4) Tell people you know
Feeling confident about my new proposition, the next thing to do was actually tell people I was returning to work. It might sound stupid, but they weren’t about to wake up and instinctively know I was available to hire again.
I messaged the clients I was working with before I’d gone on maternity to say ‘hello!’, and immediately picked up a couple of projects.
Then I turned to my LinkedIn connections. Spending time looking through everyone I knew, I made a list of those who I really wanted to work with, and sent them an InMail to say ‘hello!’. Doing this I managed to pick up a nice retainer, which meant that as soon as I returned to work I had some steady income.
5) Find people you don’t
Relying on my existing network was great for picking up those initial jobs during the first 3-months. It’s what enabled me to earn £3k a month while my boys were in nursery for 3-days a week. But I needed a sustainable business so I started proactively looking for new clients.
From the ‘ideal’ client on my business plan, I started to research. This involved:
- Googling the type of client.
- Clicking each link to find out more about them and see if there was an opportunity for me to add value.
- Checking them out on LinkedIn to identify the person I’d need to approach.
- Deciding the best way to get on their radar – in the past I’ve tried many tactics, such as sending LinkedIn connection requests, emailing them direct, posting a handwritten letter, creating a quirky direct mail with biscuits and coffee, hosting an event in a co-working space and turning up on their doorstep with cupcakes ready to give my elevator pitch. Try everything and see what works for you.
6) Qualify every opportunity
Not every prospect is a good one. I’ve had people say they won’t give me work unless I do the administration, like uploading blogs to websites or setting up email campaigns. I’ve had people tell me that I have to give them a substantial discount because they’re looking to build a ‘long term relationship’ with me. I’ve had people expect me to work evenings and weekends in order to complete their project – rather than allow me to make that decision.
Saying ‘no’ is sometimes a good thing, because then you’re free to say ‘yes’ when the right opportunity does come along.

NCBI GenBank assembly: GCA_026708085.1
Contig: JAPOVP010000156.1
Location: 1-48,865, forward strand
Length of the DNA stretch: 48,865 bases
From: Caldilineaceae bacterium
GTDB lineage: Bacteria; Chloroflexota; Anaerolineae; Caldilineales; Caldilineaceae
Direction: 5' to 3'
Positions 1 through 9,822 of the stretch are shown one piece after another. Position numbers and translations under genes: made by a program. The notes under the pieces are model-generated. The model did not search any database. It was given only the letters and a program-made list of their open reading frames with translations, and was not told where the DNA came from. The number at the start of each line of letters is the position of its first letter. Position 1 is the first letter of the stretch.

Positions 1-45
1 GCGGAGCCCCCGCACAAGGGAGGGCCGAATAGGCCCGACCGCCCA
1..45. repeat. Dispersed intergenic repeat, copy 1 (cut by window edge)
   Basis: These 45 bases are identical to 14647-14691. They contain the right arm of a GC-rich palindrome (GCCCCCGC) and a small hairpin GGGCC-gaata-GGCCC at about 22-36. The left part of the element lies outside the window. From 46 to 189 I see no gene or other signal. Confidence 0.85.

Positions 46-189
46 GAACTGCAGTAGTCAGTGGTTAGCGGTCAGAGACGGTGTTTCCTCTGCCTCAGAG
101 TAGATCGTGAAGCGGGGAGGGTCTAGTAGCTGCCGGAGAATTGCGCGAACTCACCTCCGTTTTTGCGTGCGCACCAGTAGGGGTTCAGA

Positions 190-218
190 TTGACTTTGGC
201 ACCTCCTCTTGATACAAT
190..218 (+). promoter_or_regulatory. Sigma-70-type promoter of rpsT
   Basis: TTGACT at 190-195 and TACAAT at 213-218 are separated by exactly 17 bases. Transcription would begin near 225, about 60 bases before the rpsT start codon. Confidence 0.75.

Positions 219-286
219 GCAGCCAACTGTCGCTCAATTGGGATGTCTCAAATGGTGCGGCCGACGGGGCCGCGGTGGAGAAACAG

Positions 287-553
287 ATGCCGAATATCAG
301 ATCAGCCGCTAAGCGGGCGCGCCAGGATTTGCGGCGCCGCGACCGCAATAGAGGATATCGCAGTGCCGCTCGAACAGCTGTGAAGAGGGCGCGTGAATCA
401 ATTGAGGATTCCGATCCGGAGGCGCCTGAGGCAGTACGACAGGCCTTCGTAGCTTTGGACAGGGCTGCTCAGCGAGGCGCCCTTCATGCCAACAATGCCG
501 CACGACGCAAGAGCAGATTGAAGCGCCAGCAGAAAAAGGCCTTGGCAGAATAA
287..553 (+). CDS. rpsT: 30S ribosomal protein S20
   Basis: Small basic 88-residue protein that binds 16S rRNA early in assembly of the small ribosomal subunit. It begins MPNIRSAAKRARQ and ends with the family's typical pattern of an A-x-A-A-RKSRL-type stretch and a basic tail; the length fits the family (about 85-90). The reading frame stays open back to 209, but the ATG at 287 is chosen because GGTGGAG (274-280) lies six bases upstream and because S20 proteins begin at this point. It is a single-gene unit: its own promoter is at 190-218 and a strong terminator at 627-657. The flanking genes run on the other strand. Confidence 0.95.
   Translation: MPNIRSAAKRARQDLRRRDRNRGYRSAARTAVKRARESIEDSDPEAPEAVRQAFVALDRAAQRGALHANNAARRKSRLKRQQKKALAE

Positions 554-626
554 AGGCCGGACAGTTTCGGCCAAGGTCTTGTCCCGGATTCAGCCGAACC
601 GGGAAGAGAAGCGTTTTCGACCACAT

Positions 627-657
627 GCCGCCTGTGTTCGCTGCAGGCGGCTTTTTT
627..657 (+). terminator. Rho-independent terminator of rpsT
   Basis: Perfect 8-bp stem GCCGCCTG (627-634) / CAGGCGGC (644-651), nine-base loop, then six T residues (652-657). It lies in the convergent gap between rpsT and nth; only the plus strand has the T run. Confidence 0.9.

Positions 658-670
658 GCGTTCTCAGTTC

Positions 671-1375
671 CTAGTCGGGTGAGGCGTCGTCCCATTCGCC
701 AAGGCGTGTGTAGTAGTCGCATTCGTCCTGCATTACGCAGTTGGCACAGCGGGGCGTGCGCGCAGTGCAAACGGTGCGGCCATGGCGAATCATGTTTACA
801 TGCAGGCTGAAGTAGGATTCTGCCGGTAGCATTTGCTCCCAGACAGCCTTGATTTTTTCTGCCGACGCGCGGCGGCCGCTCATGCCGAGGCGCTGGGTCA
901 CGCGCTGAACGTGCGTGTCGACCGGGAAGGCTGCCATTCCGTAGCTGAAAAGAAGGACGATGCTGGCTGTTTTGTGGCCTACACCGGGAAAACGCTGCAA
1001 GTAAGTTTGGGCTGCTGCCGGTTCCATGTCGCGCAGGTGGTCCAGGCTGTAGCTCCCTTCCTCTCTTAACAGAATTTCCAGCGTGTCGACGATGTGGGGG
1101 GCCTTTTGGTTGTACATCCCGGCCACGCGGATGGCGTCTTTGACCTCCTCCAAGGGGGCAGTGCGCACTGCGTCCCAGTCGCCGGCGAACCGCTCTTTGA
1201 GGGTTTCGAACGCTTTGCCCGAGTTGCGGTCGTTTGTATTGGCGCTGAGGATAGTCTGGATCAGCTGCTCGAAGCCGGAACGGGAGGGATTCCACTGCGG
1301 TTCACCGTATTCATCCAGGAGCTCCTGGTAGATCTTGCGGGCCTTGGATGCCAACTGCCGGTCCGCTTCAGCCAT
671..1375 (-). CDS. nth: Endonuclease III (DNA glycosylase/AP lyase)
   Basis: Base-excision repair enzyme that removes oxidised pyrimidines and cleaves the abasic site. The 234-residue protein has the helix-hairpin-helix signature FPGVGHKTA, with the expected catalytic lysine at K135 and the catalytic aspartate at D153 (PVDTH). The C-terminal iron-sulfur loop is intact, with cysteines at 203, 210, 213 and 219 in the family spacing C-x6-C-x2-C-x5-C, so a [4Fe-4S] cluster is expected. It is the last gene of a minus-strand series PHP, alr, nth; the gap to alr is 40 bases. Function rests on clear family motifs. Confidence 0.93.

I have a qualification sheet that I apply to every prospect – regardless of whether it’s someone who has come to me, or a lead I’ve created. It helps me to determine whether I think we’d be a good fit. And includes the ‘red flags’ that you should never ignore – like people asking for ‘special snowflake’ treatment.
By following this process, I’m certain that I’ve avoided a number of problem clients and difficult situations that would have negatively impacted my business.
And the one thing I wish I’d known…
A big lesson I’ve learned this year, and one I wish I knew back when I was setting up my business, is that social platforms are a place you go to have a conversation, rather than promote yourself. It’s about becoming part of a community, where you don’t have to go it alone.
When I started my business, I was shouting about my work and what I was doing, and scheduling Tweets to blogs I’d written covered with every #hashtag going. But it didn’t work. No-body heard me.
But changing my approach and engaging in the conversations the community was having, had a massive impact on my business. In eight months on Twitter, I’ve gone from having a handful of followers and getting about 5k impressions per month, to nearly 1,000 followers and over £200k impressions per month.
I have on average 1,100 people visit my profile a month, and 940 mentions. Finally, I’m being seen and earning a reputation.
But more than that…
I’ve gained valuable advice on how to grow my business, support on how to successfully juggle the family/work/home balance, and other freelancers pass me lead referrals for actual projects.
Alice Hollis has written this on behalf of Collective – a community providing freelancers with the benefits and perks of big company employment.
Alice is a copywriter for consultancies in IT & tech, business & management, marketing & digital. Come and say ‘hello!’ on her website.
Photo by Nathan Dumlao